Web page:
Experimental and Computational Multiphase Flow

Article Title

Experimental and numerical investigation of two-phase flow and mass transfer in a self-excited oscillation pulse jet pump


self-excited pulse jet, nozzle-throat distance, cavitating flow, pump geometry


The pulse water jet pump is widely used for many industrial purposes owing to the presence of pressure fluctuations that can considerably improve the erosive action of a jet. However, literature regarding the cavitating water jet flow patterns and underlaying mass transfer mechanisms remains relatively scarce due to existing measurement obstacles. To reveal underlying relationships between pump geometrical configuration and its performance, this study presents an experimental and numerical investigation of a self-excited oscillation water jet pump. Firstly, an experimental rig was built, and the performance of the pump was assessed against various operating conditions. Then, a numerical model based on the same pump geometry and operation conditions was developed to provide detailed predictions of the internal cavitating flow patterns. Reasonably good agreements were found between the numerical predictions and experimental measurements, which indicate that the developed numerical model can accurately predict the flow entrainment process in the self-excited oscillation pulse jet pump. Internal cavitating flow patterns in terms of streamlines, pressure contours, and velocity profiles were explored for different pump geometric configurations by adjusting the nozzle-throat distance. Relationships between these influential factors and pump mixing capacity were provided. This paper presents an in-depth understanding of the self-excited oscillation pulse water jet and systematically explores the impacts of pump geometries and operating conditions on its performance.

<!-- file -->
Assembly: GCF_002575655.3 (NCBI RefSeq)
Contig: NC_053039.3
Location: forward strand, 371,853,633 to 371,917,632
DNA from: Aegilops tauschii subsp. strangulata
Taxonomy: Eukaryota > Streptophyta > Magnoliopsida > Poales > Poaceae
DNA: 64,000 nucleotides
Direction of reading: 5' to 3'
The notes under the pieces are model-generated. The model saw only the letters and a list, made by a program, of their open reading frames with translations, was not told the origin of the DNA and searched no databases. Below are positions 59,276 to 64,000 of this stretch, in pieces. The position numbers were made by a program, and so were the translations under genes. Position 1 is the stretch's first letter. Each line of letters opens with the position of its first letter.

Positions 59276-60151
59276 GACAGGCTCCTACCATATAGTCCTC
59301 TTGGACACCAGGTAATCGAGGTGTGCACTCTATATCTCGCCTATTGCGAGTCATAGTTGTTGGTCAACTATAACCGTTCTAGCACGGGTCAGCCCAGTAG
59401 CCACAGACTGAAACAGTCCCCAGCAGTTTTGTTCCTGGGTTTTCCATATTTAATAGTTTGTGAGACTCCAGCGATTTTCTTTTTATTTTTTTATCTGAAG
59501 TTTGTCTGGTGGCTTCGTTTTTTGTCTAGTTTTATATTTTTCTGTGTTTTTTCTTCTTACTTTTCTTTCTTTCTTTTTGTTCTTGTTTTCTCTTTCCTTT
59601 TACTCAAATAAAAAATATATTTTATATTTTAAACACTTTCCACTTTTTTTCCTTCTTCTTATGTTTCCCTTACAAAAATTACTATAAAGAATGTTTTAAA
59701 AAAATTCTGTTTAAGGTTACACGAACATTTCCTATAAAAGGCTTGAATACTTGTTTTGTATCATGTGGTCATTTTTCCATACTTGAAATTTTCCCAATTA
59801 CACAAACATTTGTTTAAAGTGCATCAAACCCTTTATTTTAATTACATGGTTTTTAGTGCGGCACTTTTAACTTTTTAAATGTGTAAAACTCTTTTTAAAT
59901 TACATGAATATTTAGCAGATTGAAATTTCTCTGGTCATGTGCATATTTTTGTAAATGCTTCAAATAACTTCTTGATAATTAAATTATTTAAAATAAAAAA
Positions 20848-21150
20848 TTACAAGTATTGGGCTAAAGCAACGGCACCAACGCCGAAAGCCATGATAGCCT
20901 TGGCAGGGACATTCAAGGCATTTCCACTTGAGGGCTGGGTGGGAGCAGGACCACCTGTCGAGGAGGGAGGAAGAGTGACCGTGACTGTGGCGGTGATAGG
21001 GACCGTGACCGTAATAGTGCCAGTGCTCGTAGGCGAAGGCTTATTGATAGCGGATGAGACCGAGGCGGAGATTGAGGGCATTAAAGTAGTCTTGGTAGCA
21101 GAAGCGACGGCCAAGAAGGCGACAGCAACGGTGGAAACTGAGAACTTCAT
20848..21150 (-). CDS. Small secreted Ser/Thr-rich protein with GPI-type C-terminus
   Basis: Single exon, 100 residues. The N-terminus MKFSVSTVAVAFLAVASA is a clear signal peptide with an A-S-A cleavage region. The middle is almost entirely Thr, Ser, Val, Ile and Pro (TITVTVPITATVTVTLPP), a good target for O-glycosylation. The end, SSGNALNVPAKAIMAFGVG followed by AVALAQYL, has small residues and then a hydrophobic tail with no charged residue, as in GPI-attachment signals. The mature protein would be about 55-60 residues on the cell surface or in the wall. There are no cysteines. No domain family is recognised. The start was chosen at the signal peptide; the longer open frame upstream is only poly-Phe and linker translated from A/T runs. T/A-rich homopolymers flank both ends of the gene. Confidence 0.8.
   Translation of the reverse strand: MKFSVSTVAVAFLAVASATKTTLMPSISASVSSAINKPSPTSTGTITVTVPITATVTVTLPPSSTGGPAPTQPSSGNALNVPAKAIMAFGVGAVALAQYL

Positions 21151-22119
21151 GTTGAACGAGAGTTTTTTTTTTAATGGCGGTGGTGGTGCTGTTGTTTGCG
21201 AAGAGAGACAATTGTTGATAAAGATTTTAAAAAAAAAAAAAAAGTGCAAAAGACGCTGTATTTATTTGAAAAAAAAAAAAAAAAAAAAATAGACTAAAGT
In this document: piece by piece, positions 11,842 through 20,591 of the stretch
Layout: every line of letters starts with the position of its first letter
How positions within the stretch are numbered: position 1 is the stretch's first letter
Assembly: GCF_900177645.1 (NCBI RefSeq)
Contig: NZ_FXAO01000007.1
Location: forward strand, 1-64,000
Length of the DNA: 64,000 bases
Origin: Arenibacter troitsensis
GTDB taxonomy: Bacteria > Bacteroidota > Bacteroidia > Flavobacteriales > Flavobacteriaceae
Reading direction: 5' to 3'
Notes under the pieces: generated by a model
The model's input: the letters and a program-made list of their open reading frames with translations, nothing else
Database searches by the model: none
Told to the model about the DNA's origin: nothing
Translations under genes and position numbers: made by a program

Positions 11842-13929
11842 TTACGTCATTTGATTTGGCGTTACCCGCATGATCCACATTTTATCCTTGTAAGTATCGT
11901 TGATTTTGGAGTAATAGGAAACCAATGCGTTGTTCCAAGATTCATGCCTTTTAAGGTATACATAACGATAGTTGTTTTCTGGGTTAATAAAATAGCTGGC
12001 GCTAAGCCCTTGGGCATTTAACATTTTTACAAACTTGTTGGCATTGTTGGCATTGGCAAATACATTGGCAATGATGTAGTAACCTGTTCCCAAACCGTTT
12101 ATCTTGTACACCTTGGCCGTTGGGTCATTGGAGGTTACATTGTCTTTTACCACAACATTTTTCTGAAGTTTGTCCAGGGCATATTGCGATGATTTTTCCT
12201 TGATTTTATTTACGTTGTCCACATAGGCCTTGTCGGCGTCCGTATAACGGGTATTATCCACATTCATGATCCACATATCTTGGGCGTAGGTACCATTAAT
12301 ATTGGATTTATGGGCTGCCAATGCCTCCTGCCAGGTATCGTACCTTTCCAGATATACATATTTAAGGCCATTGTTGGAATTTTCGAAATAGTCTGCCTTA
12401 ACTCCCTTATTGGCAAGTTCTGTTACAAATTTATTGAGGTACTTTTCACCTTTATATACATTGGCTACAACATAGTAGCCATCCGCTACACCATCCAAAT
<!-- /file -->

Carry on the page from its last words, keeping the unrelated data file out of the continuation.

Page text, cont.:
Tsinghua University Press